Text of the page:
Years of failed legislation have not dimmed Laura Gamino’s hopes that Oklahoma lawmakers will impose a ban on texting while driving.
Gamino walks the halls of the State Capitol regularly to meet with legislators and attend committee meetings in an effort to advocate for bills that would make texting while driving illegal.
Gamino is the injury prevention coordinator for the University of Oklahoma Medical Center, so pushing such legislation is part of her job. Traffic injuries are the most common reason people are admitted to the hospital, which, along with about 15 other organizations, is part of a coalition, Drive Aware Oklahoma, that advocates for the ban.
Gamino also feels personally motivated because she gets scared when she sees people looking at their phones while driving.
“I don’t want to share the road with people whose eyes are looking down,” Gamino said. “It’s very frightening.”
Oklahoma is among only nine states that haven’t approved a ban on texting while driving. This session, legislators have introduced seven bills that would ban the practice and create fines of up to $500 that apply to drivers who text while their vehicle is moving.
A similar bill was proposed last year but wasn’t heard on the House floor.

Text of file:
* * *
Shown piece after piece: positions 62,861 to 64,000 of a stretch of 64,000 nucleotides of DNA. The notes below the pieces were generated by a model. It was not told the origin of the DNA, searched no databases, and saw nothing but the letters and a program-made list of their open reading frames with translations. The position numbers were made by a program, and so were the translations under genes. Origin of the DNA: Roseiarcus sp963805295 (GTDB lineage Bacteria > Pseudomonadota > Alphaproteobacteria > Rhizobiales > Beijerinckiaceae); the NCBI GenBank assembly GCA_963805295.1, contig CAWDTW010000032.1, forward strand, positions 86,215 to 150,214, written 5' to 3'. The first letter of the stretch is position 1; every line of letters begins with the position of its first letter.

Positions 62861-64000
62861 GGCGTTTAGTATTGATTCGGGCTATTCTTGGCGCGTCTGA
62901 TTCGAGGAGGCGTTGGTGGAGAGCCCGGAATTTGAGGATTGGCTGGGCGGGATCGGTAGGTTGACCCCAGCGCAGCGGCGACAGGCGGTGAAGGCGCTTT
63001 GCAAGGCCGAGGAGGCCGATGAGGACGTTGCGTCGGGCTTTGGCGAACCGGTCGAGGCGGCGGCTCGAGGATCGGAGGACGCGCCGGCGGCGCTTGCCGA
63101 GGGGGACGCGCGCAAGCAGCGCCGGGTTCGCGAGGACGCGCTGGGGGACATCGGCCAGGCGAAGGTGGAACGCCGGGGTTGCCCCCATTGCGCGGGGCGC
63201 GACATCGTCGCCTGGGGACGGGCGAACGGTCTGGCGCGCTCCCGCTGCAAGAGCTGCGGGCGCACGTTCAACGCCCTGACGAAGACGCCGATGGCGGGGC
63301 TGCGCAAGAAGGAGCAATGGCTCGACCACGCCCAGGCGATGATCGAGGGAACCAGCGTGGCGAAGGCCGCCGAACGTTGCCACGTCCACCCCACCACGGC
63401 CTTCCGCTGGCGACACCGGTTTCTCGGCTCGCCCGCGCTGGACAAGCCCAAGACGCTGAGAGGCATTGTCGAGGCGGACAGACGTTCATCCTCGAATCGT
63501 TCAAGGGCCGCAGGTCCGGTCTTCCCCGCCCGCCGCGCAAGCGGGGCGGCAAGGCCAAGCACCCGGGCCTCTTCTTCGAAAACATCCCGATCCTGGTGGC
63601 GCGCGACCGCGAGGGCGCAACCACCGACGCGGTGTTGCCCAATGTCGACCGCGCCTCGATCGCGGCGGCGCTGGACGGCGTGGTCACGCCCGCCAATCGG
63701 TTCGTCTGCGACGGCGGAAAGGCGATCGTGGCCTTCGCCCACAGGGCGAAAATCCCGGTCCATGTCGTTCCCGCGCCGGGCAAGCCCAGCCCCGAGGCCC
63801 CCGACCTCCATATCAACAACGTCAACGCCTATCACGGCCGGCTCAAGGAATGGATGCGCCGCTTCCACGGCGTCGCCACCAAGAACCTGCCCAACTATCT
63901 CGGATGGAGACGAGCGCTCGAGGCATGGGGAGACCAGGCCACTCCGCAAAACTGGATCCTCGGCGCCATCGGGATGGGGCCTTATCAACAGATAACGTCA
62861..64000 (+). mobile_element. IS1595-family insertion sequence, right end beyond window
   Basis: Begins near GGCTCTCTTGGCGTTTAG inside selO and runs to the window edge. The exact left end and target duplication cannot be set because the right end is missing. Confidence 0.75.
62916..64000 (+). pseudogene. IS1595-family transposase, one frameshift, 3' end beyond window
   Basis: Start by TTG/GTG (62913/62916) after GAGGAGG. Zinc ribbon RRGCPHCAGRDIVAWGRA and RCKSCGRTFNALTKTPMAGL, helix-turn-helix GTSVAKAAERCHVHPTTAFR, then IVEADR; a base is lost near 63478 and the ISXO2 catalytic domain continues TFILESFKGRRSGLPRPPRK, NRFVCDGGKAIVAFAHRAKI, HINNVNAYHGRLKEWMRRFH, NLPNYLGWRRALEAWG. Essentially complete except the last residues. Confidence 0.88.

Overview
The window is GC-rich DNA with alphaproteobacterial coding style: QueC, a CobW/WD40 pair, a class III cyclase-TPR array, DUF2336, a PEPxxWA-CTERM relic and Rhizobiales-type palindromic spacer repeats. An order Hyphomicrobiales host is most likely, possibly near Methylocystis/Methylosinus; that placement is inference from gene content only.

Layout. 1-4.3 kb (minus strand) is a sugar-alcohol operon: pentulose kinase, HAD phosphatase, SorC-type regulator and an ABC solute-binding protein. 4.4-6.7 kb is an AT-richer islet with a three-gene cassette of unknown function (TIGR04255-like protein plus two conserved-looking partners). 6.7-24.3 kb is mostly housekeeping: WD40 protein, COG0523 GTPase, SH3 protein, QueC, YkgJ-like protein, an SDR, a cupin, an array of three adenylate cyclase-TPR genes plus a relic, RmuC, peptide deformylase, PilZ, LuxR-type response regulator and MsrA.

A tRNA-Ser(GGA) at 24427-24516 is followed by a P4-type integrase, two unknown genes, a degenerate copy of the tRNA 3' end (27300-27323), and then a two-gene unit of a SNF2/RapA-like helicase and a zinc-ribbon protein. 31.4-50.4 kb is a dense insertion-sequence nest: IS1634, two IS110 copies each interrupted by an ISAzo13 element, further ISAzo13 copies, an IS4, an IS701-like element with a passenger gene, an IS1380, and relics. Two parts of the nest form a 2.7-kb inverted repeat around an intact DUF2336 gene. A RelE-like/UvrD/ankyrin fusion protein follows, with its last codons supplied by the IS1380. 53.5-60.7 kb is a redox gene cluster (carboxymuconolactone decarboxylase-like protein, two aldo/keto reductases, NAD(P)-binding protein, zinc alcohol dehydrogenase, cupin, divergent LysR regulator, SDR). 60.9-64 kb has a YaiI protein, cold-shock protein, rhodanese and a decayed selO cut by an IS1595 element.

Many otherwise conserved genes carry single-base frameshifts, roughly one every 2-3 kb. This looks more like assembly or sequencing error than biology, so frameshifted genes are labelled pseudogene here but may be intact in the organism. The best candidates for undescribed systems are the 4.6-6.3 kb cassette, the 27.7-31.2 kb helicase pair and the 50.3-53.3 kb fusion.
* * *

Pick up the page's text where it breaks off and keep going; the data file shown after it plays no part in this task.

Gamino says she can’t explain why similar bills failed in earlier years. Some legislators view the ban as government intrusion into people’s private lives and feel it is redundant because police officers can already pull people over for distracted driving. One lawmaker asked if the state’s next step would be to ban eating a hamburger while driving.
According to the National Highway Traffic Safety Administration, when a driver reaches for a phone, dials or texts on a cell phone or other portable device, the risks of having an accident increase threefold. Sending or receiving a text takes a driver’s eyes from the road for 4.6 seconds, which means a vehicle traveling at 55 miles per hour would cover the length of a football field during that time.
Gamino said she is optimistic a ban will be approved this session because
she says the public is more educated about the dangers of texting drivers.
“We’re trying to bring it more to the forefront of the public’s eye. Surveys show the public is in favor of this,” Gamino said.